The pacemaker 110 further includes magnet detection circuitry 2287, coupled to the control system 2286 over signal line 2289. It is the purpose of the magnet detection circuitry 2287 to detect when a magnet is placed over the pacemaker 110, which magnet may be used by a physician or other medical personnel to perform various reset functions of the pacemaker 110, and/or to signal the control system 2286 that an external programmer 120 is in place to receive data from, or send data to, the pacemaker memory 2300 or control system 2286 through the telemetry communications circuits 2304.

The control system 2286 may be realized using a variety of different techniques and/or circuits. A preferred type of control system 2286 is a microprocessor-based control system. It is noted, however, that the control system 2286 could also be realized using a state machine. Indeed, any type of control circuit or system could be employed for the control system 2286.

Representative of the types of control systems that may be used with the invention is the microprocessor-based control system described in U.S. Pat. No. 4,940,052, entitled “Microprocessor Controlled Rate-Responsive Pacemaker Having Automatic Rate Response Threshold Adjustment”. Reference is also made to U.S. Pat. Nos. 4,712,555 and 4,944,298, wherein a state-machine type of operation for a pacemaker is described; and U.S. Pat. No. 4,788,980, wherein the various timing intervals used within the pacemaker and their inter-relationship are more thoroughly described. The '052, '555, '298 and '980 patents are incorporated herein by reference.

While certain preferred embodiments of the invention have been described, these embodiments have been presented by way of example only, and are not intended to limit the scope of the present invention. For example, while the various automated features have been described as being embodied within a programmer system that includes both diagnostic and device programming features, some of these features can be embodied within a purely diagnostic system.

TABLE 1
Protocol Step
(display
screen) Option #1 Option #2 Option #3 Option #4 Option #7 Option #8
Stimulation & Skip *View Print View &
Sensing Print
Parameters
Timing Skip *View Print View &
Parameters Print
Sensor Skip *View Print View &
Parameters Print
Baffery Skip View Print *View &
Longevity Print
Battery Skip View Print *View &
Voltage & Print
Impedance
Battery Skip View Print *View &
Current Print
Slaved NIPS Skip *Test &
Print
NIPS Skip *Test &
Print
Quick Check Skip View Print *View &
Print
Event Skip *View Print View & Clear View Print & View,
Histogram Print & Clear Print &
Clear Clear
Heart Rate Skip *View Print View & Clear View Print & View,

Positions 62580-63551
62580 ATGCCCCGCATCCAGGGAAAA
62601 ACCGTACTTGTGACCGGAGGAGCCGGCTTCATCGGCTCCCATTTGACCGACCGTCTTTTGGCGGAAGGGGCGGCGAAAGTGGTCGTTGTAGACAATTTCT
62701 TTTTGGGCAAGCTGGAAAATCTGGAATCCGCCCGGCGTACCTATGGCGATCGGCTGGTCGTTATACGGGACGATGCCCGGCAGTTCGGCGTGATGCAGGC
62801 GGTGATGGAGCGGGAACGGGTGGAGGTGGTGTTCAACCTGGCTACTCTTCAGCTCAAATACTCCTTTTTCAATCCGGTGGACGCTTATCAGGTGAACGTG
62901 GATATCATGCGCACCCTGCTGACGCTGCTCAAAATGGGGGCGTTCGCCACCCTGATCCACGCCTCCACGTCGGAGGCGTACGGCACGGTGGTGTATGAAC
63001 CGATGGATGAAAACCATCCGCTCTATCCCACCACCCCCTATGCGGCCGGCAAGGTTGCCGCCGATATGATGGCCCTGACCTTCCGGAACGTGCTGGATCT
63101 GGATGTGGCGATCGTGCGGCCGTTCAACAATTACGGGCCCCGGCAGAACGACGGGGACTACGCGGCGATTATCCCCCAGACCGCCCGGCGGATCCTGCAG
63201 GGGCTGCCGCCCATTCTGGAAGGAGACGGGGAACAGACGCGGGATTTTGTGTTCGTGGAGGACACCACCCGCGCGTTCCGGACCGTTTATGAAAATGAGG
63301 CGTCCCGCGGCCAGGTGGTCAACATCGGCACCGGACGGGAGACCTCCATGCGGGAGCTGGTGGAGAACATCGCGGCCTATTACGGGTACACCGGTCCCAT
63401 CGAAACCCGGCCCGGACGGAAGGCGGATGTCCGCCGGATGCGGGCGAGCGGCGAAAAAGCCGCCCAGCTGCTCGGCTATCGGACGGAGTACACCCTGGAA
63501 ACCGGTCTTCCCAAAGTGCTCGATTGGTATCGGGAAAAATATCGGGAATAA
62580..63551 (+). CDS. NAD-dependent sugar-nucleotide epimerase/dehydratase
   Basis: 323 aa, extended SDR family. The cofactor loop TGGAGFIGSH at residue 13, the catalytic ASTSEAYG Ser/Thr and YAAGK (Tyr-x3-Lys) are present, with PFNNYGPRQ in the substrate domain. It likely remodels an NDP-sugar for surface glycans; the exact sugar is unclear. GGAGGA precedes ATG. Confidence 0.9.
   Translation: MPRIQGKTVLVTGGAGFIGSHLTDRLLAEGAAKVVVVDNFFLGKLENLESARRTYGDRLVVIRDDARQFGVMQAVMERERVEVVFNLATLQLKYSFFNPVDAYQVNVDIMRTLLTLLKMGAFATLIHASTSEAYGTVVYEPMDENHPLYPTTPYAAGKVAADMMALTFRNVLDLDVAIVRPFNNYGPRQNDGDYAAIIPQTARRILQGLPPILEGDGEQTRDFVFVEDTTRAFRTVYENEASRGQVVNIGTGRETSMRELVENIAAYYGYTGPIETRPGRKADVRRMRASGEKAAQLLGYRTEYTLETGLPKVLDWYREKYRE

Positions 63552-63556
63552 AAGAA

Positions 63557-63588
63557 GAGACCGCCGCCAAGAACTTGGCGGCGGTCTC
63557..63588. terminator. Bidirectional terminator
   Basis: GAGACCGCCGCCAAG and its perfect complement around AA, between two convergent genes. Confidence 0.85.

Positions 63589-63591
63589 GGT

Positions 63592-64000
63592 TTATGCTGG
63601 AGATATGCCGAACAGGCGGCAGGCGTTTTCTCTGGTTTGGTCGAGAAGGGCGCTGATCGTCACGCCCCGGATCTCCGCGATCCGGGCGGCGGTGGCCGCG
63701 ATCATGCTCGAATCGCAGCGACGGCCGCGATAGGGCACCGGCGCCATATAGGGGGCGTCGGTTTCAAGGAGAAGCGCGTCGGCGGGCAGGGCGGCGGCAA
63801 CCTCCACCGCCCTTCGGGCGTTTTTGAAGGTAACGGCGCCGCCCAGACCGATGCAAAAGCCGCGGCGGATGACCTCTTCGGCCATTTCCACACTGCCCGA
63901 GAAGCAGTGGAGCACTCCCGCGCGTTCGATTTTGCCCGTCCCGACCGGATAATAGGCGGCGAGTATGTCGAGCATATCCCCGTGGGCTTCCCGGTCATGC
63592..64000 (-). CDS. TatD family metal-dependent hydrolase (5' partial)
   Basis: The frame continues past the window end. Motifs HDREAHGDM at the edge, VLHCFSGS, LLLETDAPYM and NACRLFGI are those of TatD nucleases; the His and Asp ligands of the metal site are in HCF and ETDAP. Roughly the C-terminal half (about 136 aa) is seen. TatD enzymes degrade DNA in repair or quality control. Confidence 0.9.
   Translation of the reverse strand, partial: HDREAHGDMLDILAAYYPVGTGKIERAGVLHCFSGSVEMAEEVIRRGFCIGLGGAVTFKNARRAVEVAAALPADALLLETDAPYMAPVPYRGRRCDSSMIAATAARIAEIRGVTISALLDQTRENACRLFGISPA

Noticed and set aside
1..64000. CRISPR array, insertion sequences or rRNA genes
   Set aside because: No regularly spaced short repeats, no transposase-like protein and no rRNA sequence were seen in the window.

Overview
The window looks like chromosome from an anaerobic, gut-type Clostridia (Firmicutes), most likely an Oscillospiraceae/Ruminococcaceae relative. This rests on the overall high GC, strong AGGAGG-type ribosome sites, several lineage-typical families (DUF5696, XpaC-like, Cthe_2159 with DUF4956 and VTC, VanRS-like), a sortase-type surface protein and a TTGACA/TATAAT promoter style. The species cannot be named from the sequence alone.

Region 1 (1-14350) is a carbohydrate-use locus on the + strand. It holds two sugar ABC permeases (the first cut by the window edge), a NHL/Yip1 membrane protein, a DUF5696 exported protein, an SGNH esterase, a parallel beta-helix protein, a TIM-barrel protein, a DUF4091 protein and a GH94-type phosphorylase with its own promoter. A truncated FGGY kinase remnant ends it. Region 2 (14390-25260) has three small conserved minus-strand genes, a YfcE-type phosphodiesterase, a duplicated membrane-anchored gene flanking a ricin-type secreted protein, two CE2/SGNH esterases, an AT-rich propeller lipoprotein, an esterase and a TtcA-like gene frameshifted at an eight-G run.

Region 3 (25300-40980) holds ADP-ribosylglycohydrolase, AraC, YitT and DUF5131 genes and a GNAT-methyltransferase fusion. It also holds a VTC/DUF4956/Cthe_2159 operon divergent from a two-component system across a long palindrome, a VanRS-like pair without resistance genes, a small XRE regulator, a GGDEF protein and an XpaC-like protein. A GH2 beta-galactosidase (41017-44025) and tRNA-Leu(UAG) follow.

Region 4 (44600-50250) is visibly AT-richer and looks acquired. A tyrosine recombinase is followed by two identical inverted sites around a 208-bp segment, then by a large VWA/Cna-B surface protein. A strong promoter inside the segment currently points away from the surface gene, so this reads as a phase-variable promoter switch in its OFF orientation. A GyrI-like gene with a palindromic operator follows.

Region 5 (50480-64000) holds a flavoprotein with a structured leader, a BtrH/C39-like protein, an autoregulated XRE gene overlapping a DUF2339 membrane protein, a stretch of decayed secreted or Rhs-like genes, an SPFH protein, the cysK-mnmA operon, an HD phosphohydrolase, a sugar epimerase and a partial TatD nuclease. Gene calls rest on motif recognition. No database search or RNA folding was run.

Histogram Print & Clear Print &
Clear Clear
Atrial Rate Skip *View Print View & Clear View Print & View,
Histogram Print & Clear Print &
Clear Clear
R wave Skip View Print *View & Clear View Print & View,
Histogram Print & Clear Print &
Clear Clear
P wave Skip View Print *View & Clear View Print & View,
Histogram Print & Clear Print &
Clear Clear
Sensor Skip View Print *View & Clear View Print & View,
Histogram Print & Clear Print &
Clear Clear
ER Skip *Test &
Polarization Print
Test
ER Skip *Test &
Test Print
Vent Capture Skip *Test &
Test & Print
Atrial Capture Skip *Test &
Test Print
Vent Sense Skip *Test &
Test Print
Atrial Sense Skip *Test &
Test Print
Strength Skip *Test &
Duration Test Print
Retrograde Skip *Test &
Conduction Print
Test
Long Term Skip View Print *View &
Threshold Print
Record
7-Day Skip View Print *View &
Threshold Print
Record
Loss Of Skip View Print *View &
Capture Log Print
Threshold Skip View Print *View &
Histogram Print
Stimulation Skip View Print *View &
Histogram Print
Threshold Skip View Print *View &
Search Print
Difference
Histogram
Atrial Lead Skip View Print *View &
Measurements Print
Auto Set Skip *Test &
Print
Rate Skip *Test &
Prediction Print
Auto Mode Skip View Print *View &
Switch Log Print
Rhythm Log Skip *View Print View &
Print
Event Record Skip View Print *View &
Print
Event Skip *View Print View &
Snapshots Print
IEGM Skip View Print *View &
Snapshots Print
Event Bar Skip View Print *View &
Graph Print
Rate Bar Skip View Print *View &
Graph Print
Sensor Bar Skip View Print *View &
Graph Print
AV Delay Bar Skip View Print *View &
Graph Print
Patient Data Skip View Print *View &
Print
Clear All Skip View Print *View &
Diagnostics Print
Data
Send Data To Skip *View
Database
Final Summary Skip View Print *View &
Print
End Session Skip *View

Patent Citations
Cited PatentFiling datePublication dateApplicantTitle
US5374280 *Jan 6, 1994Dec 20, 1994Medtronic, Inc.Dual chamber pacemaker system and method for delivering atrial sync pulses
US5417714 *May 11, 1993May 23, 1995Pacesetter, Inc.DDI pacing with PVC-protected hysteresis and automatic AV interval adjustment
US5527347 *Feb 21, 1995Jun 18, 1996Medtronic, Inc.Dual chamber pacing system and method with automatic adjustment of the AV escape interval for treating cardiomyopathy
US5534016 *Feb 21, 1995Jul 9, 1996Vitatron Medical, B.V.Dual chamber pacing system and method utilizing detection of ventricular fusion for adjustment of the atrial-ventricular delay as therapy for hypertrophic obstructive cardiomyopathy
US5713930 *Nov 6, 1996Feb 3, 1998Vitatron Medical, B.V.Dual chamber pacing system and method with control of AV interval
US6167307 *Oct 21, 1998Dec 26, 2000Medtronic, Inc.Auto PVARP adaptation adaptive search AV
Referenced by
Citing PatentFiling datePublication dateApplicantTitle
US6405087 *Feb 25, 2000Jun 11, 2002Pacesetter, Inc.Cardiac stimulation system providing implantable device performance evaluation and method